Community: College for Losers?

Big news in the community college world: loser struggling station NBC has announced a new sitcom for the fall called “Community” starring Chevy Chase as an older, lecherous, student in a Spanish study group. 

You can watch a 4-minute preview here 

If you watch the promo, note the gorgeous cafeteria with all the windows: this is a community college with swag.

I laughed, a little, and felt slightly ill at the inevitable “community college is for losers” joke, but it looks like NBC will try to emphasize the tagline, community colleges are for those who want a second chance, in an attempt to redeem themselves (and prevent cc presidents from taking their Harley’s across the country in protest).

Alas, from the clip at least it looks like the series missed the greater opportunity to mock cc instructors and is, instead, focusing on students (which are, admittedly, a potentially more varied group). 

As someone who has been mentally drafting my own cc-centered academic novel for years  (try finding one: the only one I found was written in the 50s and is terrible–can’t even remember the title right now, but I’ll dig for it), I’m thrilled that at least some sitcom writers have recognized the satirical wealth of such a setting. But, I’m also well aware of how such a satire can backfire on the professors who dedicate so much of their lives in support of the community college mission, and to those students who make incredible sacrifices to get an education.

I’ve spent my entire 20-year academic career teaching at very different community colleges: it’s often impossible to generalize about them. Some serve mostly traditional-age students; others mostly retraining adults–most serve both populations. Some hire PhDs for their transfer programs; others refuse to hire PhDs. Some are fairly well-off because of high property tax income; others clearly struggle with uneven state funding each year.  Some are one of many colleges in urban areas; others are the only college for 100s of miles. I can go on. Dean Dad has written about all of these issues, and more….

Here’s the press release summary: 

From Emmy Award-winning directors Joe and Anthony Russo (“Arrested Development”) comes “Community,” a smart comedy series about higher education…and lower expectations. The student body at Greendale Community College is made up of high-school losers, newly- divorced housewives, and old people who want to keep their minds active as they circle the drain of eternity. Within these not-so-hallowed halls, “Community” focuses on a band of misfits, at the center of which is a fast-talkin’ lawyer whose degree has been revoked (Joel McHale, “The Soup”), who form a study group and, in “Breakfast Club” fashion, end up learning a lot more about themselves than they do about their course work.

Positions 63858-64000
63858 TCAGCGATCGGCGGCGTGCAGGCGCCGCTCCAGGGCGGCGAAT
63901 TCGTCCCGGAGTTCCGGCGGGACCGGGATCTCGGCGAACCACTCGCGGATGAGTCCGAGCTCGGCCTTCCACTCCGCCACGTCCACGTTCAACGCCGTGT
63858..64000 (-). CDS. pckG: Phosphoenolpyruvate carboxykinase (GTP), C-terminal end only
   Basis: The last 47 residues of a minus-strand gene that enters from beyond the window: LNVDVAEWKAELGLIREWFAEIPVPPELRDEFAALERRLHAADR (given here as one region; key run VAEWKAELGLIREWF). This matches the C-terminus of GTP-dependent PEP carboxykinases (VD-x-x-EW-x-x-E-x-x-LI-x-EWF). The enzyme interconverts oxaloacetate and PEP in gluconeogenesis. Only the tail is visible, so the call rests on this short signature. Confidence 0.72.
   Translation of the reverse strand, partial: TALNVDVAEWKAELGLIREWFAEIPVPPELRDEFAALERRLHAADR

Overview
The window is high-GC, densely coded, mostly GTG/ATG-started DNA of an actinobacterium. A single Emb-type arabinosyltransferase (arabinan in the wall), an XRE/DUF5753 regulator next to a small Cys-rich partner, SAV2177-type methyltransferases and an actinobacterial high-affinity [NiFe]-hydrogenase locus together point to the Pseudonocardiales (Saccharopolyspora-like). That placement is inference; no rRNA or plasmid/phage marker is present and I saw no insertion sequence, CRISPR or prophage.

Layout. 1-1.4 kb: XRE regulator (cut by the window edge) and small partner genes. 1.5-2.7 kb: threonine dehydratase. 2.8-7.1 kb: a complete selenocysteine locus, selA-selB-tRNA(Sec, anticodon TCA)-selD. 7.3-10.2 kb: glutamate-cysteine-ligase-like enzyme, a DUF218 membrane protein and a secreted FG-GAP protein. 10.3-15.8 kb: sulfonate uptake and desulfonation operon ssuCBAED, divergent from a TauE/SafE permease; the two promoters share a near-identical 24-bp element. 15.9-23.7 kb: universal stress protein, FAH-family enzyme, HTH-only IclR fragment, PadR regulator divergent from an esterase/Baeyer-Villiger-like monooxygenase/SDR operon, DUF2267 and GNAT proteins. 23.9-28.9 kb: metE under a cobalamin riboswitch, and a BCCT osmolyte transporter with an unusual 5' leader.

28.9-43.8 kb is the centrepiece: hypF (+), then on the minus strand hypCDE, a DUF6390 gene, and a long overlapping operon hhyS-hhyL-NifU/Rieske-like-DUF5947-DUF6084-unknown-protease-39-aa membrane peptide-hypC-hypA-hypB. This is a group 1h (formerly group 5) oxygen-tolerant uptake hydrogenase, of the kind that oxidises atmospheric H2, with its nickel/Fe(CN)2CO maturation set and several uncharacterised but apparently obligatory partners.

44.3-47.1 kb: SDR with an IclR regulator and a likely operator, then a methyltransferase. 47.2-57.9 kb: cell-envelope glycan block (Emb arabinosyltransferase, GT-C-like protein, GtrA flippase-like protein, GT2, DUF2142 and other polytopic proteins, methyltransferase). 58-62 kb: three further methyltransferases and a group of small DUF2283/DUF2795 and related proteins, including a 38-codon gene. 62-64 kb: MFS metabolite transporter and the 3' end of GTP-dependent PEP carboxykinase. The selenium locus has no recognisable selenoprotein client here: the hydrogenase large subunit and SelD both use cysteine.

Obviously, I have many future blog postings on this topic…but right now I have some supposed “misfits” to teach.

6 responses to “Community: College for Losers?

  1. I also teach English at a CC and have just started a blog; we seem to be “words apart” in style…yours in a better direction, but I’m enjoying the process and am happy to have found your blog. Keep it up!

  2. Well I should point out that I don’t simply dwell on education topics, etc.; I use my blog as a sort of sieve…helps me settle my own thoughts…but you’re welcome to read it:

    I welcome any feedback…and I certainly look forward to more of yours.

  3. It’s late (for me) but I just visited you very briefly and before my eyes I saw lovely long, wonderfully detailed posts! I can’t wait to play in Tklee world! I love variety in my blog reading, so thank you!

  4. I heard about this show during the planning stages, but they didn’t specify at that time that it was about community colleges, just teaching. And one reviewer’s observation was something along the lines of how no one would watch it because teaching isn’t essentially funny. (!!!!!)

    In any case, I look forward to your future posts on the matter.

  5. Suburban Dad has a few comments about his own ambivalence about the show. He makes some good points:

    1. shows about “losers” are inherently funnier than those about successful, motivated students.
    2. we give in the stereotypical stuffy professor if we dismiss the show based on the 4-minute clip.

    Since I’m not a fan of “Arrested Development” (the writers’ other show) or sitcoms in general (I do miss Seinfeld, though), I’m probably not going to be a fan anyway….but I’m curious.

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